The Vermont Department of Health recently released a simple way to understand chronic disease in VT: 3-4-50. 3 behaviors lead to 4 diseases that result in 50% of deaths in the state. Many of these conditions are rooted in what we eat, so what do we do about all of this? Most consumers believe that eating healthy is cost-prohibitive, often selecting unhealthy, yet affordable products to feed themselves and their families. In this PBL Challenge, we will do the research necessary to understand the issues that prohibit people from engaging in a more healthy lifestyle, meeting with experts, getting out into the community, and advocating and implementing change in the school and local community. We will take a journey together through the food systems pathway, from germination to propagation to harvest and distribution, all the while analyzing the challenges of sustainability, cost, and other factors that may contribute to the myth that eating healthy is complicated and unaffordable, and inviting and welcoming others to create community through a study of food systems.  In addition, this PBL spends a significant amount of time in the kitchen learning food preparation skills and producing affordable, high quality homemade foods. 
Career Pathways: This PBL Challenge will appeal to those students interested in career fields such as sustainable agriculture, food service, supply chain management, economics, political science, biology, and nutrition.

Mindfulness and Movement Exploration: How can we improve our mental and physical wellness Physical Education Standards

This PBL will explore the ways in which an active lifestyle, good nutrition, mindfulness, and a sense of purpose can all help a person to live a healthy life. Students will engage in journaling, goal setting, weight-bearing exercise, yoga, outdoor activities and more. Community partners will help students understand the roles that these elements play in their lives and expose students to a variety of paths to self-care and wellness.
Career Pathways: This PBL Challenge will appeal to those students interested in career fields such as physical education, physical training, physical therapy, mindfulness, nutrition, kinesthetics, and others.

Digital Music Performance: How can technology democratize music production?
Music Standards
Prior to the “desktop revolution,” the ability to create music digitally was out of reach for all but a few successful and wealthy composers. Today, technological tools that were only a dream for most people in the past are now commonplace, and the Internet allows us to share our ideas with the world. This PBL challenge will focus on understanding how these tools work and how they can be used to compose and share evocative music and meaningful dialogue. This will involve exploring music theory (rhythm, melody and harmony), basic piano skills, composition, history, engineering, physics, live sound reinforcement, communication, writing, and psychology. While this list of disciplines (particularly the musical ones) may sound daunting, the computer makes most of them accessible even if you are not a skilled performer. Topics will be addressed by focused individual and group projects and will culminate in the submission of a song to a class album.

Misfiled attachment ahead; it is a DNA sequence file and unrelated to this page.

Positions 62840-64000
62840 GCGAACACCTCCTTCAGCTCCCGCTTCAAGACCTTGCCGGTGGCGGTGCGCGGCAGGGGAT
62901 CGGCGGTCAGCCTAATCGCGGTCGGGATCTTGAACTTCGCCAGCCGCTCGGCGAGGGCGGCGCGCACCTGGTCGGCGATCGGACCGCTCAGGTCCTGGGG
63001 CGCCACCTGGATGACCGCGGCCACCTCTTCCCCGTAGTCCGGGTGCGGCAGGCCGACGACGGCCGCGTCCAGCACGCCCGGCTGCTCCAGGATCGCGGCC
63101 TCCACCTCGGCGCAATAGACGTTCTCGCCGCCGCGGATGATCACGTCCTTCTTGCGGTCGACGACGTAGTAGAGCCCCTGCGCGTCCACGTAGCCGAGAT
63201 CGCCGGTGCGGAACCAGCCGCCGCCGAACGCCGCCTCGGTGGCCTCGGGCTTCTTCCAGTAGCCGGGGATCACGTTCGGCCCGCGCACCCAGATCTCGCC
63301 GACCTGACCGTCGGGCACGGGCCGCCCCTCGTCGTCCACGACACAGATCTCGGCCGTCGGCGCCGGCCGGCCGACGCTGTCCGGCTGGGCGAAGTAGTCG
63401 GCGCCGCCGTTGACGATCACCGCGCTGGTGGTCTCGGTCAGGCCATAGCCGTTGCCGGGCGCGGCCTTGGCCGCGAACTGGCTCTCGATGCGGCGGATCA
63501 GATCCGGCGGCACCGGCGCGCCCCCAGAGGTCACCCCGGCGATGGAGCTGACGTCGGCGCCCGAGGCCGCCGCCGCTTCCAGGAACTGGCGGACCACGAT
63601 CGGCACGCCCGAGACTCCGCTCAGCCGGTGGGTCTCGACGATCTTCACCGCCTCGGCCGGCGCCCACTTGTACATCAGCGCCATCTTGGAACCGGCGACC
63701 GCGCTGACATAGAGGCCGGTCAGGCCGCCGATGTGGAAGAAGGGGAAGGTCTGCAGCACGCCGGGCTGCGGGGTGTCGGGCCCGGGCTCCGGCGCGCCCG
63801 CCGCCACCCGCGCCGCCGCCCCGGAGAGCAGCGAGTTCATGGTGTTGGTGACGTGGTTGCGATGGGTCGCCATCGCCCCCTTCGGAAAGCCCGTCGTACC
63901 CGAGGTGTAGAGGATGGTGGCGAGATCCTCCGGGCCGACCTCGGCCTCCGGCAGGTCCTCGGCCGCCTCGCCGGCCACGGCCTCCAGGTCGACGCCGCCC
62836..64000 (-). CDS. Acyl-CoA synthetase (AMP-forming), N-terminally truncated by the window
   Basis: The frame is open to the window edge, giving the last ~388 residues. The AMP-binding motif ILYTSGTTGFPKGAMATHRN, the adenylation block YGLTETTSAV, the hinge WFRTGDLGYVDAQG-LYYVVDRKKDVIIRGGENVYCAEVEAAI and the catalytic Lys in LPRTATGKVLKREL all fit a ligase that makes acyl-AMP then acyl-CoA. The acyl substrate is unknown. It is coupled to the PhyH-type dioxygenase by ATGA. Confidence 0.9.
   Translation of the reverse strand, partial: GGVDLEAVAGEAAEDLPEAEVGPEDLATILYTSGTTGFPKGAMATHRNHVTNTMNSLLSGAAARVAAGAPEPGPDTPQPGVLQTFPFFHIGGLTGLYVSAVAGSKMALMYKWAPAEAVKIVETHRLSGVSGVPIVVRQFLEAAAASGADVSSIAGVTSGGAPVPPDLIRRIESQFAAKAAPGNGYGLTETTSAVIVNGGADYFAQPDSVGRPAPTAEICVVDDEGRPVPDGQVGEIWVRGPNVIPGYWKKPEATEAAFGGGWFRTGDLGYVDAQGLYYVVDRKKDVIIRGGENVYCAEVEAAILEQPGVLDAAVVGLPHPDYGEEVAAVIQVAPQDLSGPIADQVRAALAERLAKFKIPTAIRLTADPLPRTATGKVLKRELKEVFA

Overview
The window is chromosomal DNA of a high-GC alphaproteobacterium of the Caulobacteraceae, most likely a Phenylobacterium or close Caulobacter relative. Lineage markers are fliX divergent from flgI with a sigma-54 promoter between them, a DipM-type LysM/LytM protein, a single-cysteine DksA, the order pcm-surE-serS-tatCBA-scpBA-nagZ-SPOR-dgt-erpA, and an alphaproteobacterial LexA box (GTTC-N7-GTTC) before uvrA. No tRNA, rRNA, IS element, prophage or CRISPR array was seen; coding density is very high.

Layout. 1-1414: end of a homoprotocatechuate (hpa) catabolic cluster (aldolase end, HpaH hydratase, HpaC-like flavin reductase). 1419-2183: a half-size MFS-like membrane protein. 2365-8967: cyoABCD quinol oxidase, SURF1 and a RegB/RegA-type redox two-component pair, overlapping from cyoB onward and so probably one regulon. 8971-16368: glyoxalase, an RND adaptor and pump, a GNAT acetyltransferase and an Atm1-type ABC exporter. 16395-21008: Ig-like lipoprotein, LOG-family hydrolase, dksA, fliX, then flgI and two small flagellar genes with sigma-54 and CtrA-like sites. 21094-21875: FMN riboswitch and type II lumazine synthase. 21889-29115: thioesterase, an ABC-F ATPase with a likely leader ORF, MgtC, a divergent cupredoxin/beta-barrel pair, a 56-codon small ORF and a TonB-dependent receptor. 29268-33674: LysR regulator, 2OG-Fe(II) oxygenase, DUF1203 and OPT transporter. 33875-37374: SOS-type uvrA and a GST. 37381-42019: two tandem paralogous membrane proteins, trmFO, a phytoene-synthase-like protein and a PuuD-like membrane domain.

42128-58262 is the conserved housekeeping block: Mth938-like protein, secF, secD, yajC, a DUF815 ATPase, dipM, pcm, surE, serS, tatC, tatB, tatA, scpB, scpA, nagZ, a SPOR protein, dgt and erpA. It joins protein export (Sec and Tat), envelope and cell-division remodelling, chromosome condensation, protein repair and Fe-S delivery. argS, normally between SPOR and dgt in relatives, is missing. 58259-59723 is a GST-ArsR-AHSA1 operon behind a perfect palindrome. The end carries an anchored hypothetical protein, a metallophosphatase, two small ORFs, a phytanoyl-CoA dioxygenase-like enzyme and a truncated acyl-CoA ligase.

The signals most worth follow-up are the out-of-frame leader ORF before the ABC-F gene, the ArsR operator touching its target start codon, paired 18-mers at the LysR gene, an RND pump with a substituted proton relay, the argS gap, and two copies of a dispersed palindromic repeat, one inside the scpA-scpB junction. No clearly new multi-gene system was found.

Career Pathways: This PBL Challenge will help prepare students for almost any career in communications requiring content creation skills and teamwork such as video editing, web design, digital photography, theater, copywriting, live sound, and broadcast production.

Restorative Justice: Do our schools and courts treat people fairly?
English Standards
Do VT schools discipline students fairly? Do some kinds of students get suspended more often than others? Does a school suspension have any connection to dropping out? And what about our legal system: Do the courts treat people fairly? Does VT have too many prisons - or not enough? Should people with mental health challenges go to jail if they commit a crime? How should people with opiate addiction be treated when in custody? In this PBL challenge, we will begin by raising and researching questions like these. Then we will look at Restorative Justice practices, and how schools and communities can find ways to heal and repair - while still holding people accountable for wrongdoing. We will learn from local advocacy groups, law enforcement, human rights, and legal experts to help us determine what we can do in our school and community to ensure that we treat people fairly - even when they make mistakes and do harm to others.
Career pathways: This challenge will appeal to students interested in career fields such as law, criminal justice, public policy, and human rights.